skip navigation


Register for Latest Research

Stay Informed
Register with NCJRS to receive NCJRS's biweekly e-newsletter JUSTINFO and additional periodic emails from NCJRS and the NCJRS federal sponsors that highlight the latest research published or sponsored by the Office of Justice Programs.

NCJRS Abstract

The document referenced below is part of the NCJRS Virtual Library collection. To conduct further searches of the collection, visit the Virtual Library. See the Obtain Documents page for direction on how to access resources online, via mail, through interlibrary loans, or in a local library.


NCJ Number: 158107 Find in a Library
Title: Crime Environments and Situational Prevention
Journal: European Journal on Criminal Policy and Research  Volume:3  Issue:3  Dated:(1995)  Pages:complete issue
Editor(s): M Hough; J Marshall
Date Published: 1995
Page Count: 168
Type: Issue Overview
Format: Article
Language: English
Country: Netherlands
Annotation: These 10 papers focus on situational factors in crime and their implications for crime prevention and crime control.
Abstract: Individual papers focus on concepts and methods for identifying and understanding crime hot spots, the role of surveillance as a form of social control and the ways in which different social contexts yield variations in forms of surveillance, and the role of routine activity theory in relation to victims' activities. Additional papers consider the impact of a natural disaster (Hurricane Andrew in Florida in 1992), linkages between individuals' perceptions of danger and judgments about the distance involved in routes regarded as relatively risky, and a program to reduce thefts from vehicles in Rotterdam, Netherlands. Other papers present the findings of a study that used mapping techniques and interviews with burglars in Cambridge, England, to identify both hot spots and the reasons why these locations are attractive to burglars and to explore the use of crime analysis in the Netherlands with respect to the impacts of extending store hours and the crime risks of taxi drivers. The final paper explores the role of the telephone in drug markets, with emphasis on new technologies such as mobile telephones and cloned telephones and potential strategies to counter them. 4 references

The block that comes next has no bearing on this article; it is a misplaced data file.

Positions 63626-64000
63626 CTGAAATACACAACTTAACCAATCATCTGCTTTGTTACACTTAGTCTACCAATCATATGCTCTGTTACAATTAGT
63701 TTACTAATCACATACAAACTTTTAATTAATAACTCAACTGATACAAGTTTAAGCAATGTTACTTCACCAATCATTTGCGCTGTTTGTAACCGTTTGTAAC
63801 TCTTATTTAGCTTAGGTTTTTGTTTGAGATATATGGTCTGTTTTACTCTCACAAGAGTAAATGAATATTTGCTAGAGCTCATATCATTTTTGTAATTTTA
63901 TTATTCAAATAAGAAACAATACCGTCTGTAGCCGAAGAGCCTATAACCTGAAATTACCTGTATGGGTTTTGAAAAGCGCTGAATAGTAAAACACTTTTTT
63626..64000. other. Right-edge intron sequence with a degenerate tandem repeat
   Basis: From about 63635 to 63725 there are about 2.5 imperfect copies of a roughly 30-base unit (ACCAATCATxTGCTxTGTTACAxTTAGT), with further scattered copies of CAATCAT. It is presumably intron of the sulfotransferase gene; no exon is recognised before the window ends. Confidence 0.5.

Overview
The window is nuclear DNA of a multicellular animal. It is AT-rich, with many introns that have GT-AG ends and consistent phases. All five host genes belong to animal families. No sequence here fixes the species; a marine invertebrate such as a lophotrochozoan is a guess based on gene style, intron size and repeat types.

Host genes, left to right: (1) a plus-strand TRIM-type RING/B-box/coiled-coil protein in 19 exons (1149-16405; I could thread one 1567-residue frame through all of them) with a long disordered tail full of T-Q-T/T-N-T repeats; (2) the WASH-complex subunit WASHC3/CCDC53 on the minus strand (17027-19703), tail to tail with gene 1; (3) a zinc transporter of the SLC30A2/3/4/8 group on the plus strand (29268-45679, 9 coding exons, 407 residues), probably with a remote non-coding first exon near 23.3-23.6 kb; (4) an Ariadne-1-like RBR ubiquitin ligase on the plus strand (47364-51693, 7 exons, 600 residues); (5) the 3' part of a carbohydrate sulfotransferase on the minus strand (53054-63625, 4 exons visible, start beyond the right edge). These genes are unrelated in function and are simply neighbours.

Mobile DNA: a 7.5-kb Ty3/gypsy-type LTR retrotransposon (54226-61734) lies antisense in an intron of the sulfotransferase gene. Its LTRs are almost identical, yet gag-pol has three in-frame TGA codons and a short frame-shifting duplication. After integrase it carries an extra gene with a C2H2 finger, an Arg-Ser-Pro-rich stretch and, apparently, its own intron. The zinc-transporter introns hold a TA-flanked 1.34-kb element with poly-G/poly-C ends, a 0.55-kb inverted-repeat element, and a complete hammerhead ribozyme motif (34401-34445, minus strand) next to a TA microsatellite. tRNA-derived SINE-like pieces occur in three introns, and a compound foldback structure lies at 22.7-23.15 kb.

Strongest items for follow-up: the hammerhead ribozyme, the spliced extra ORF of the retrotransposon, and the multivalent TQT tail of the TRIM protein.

Main Term(s): Situational crime prevention
Index Term(s): Crime displacement; Crime prevention planning; Criminology; Foreign crime prevention; Social control
Note: Papers presented at the Fourth International Seminar on Environmental Criminology and Crime Analysis, Cambridge, England, July 1995
To cite this abstract, use the following link:

*A link to the full-text document is provided whenever possible. For documents not available online, a link to the publisher's website is provided. Tell us how you use the NCJRS Library and Abstracts Database - send us your feedback.